More Americans want presidential candidates to make cybersecurity a priority than want them to focus on terrorism, according to a bi-annual survey by a computer security firm.
Seventy four percent of American respondents told researchers they think it is "very important" that U.S. presidential candidates address cybersecurity issues, according to the Unisys Security Index. That compares to 68 percent for terrorism.
"The latest results of our survey show that the American people recognize the impact that cyber attacks can have on our critical infrastructure and are looking to the U.S. Government to take on a more active role in proactively defending our nation's key assets," Unisys vice president Steve Vinsik said in a statement.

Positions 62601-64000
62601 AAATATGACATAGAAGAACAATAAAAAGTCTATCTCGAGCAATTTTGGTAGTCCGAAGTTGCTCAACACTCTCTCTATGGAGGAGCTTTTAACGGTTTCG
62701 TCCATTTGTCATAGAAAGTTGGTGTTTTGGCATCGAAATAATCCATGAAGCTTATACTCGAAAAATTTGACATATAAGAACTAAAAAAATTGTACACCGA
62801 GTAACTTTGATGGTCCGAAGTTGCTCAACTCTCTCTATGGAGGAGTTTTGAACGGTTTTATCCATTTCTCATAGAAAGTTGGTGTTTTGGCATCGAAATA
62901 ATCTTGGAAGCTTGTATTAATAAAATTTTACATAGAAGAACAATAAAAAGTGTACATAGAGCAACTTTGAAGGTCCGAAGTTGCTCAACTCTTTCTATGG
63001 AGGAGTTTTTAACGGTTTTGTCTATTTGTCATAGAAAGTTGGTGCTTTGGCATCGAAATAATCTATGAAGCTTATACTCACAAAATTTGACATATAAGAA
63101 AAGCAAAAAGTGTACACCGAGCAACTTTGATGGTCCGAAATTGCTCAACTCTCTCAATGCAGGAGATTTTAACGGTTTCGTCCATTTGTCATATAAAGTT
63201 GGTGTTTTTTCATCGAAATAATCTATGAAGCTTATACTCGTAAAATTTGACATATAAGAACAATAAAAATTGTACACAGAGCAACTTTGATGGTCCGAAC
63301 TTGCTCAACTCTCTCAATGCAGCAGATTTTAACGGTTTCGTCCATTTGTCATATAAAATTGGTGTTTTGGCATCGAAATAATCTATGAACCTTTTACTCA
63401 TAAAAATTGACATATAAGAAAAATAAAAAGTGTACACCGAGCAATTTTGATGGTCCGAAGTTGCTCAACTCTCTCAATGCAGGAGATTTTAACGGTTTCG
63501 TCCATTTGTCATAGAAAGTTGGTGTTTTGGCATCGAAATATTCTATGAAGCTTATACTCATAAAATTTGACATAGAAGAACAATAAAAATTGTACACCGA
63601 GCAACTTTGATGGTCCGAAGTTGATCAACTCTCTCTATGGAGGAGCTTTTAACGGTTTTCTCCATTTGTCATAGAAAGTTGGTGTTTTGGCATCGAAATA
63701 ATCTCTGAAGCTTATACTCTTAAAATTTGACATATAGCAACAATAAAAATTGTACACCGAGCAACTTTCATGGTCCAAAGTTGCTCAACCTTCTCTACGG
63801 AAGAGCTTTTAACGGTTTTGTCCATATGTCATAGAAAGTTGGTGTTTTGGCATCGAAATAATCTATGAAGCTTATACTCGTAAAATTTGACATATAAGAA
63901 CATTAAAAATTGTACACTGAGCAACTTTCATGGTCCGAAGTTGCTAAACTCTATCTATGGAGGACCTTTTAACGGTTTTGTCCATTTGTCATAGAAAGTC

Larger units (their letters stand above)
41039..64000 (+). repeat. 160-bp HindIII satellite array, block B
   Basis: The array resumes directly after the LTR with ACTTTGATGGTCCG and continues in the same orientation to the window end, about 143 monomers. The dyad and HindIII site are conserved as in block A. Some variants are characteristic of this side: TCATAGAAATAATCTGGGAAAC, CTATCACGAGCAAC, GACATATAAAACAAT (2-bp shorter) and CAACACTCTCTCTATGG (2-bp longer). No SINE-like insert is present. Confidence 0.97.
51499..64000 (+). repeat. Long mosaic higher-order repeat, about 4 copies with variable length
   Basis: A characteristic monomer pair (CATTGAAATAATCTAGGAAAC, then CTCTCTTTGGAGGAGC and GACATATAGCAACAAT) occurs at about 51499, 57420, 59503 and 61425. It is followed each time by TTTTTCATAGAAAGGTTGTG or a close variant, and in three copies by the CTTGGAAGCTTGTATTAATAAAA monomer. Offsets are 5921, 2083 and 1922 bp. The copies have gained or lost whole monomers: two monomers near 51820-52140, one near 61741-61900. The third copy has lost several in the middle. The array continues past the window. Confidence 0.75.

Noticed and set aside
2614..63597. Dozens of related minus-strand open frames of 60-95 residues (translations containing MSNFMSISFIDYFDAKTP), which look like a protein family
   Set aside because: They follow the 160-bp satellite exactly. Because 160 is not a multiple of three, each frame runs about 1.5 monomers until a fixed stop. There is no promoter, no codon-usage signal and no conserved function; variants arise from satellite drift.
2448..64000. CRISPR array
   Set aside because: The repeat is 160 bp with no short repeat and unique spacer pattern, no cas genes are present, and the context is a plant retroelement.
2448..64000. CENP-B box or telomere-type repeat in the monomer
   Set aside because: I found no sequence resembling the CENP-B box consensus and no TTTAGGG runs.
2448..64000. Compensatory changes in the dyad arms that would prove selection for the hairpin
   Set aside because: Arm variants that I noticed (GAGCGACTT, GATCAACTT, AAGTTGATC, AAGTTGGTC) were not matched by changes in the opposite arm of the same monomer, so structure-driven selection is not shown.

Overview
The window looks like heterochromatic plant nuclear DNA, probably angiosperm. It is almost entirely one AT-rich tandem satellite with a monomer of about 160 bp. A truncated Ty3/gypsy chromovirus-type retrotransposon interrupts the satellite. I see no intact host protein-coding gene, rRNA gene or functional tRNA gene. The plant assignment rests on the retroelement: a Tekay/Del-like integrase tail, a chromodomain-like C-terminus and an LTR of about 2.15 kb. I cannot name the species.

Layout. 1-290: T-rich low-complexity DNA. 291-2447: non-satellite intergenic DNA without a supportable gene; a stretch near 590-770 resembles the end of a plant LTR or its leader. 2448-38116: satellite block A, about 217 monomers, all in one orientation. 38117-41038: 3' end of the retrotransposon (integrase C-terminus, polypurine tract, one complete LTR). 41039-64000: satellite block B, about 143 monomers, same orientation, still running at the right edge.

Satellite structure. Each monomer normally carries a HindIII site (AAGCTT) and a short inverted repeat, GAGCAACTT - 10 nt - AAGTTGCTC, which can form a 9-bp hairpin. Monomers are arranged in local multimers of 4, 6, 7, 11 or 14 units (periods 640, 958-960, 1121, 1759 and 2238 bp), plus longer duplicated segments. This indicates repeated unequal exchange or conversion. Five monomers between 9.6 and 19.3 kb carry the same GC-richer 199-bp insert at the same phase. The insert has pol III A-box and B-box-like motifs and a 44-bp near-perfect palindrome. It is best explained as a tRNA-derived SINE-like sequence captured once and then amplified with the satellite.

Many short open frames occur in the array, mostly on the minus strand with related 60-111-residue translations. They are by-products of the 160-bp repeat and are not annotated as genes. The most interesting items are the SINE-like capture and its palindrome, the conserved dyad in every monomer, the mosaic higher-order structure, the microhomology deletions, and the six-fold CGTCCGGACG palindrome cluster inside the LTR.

Government officials have warned that cybersecurity could overtake physical terrorism as a top threat to the United States.
Overall, however, the Unisys study found that the level of concern over all types of national security risks dropped since last year.
The Unisys Security Index surveys more than 10,000 people in 13 countries, including 1,005 adults in the United States. In all countries except Brazil and Mexico, concern about identity theft far outweighed concern about personal safety, according to the study.
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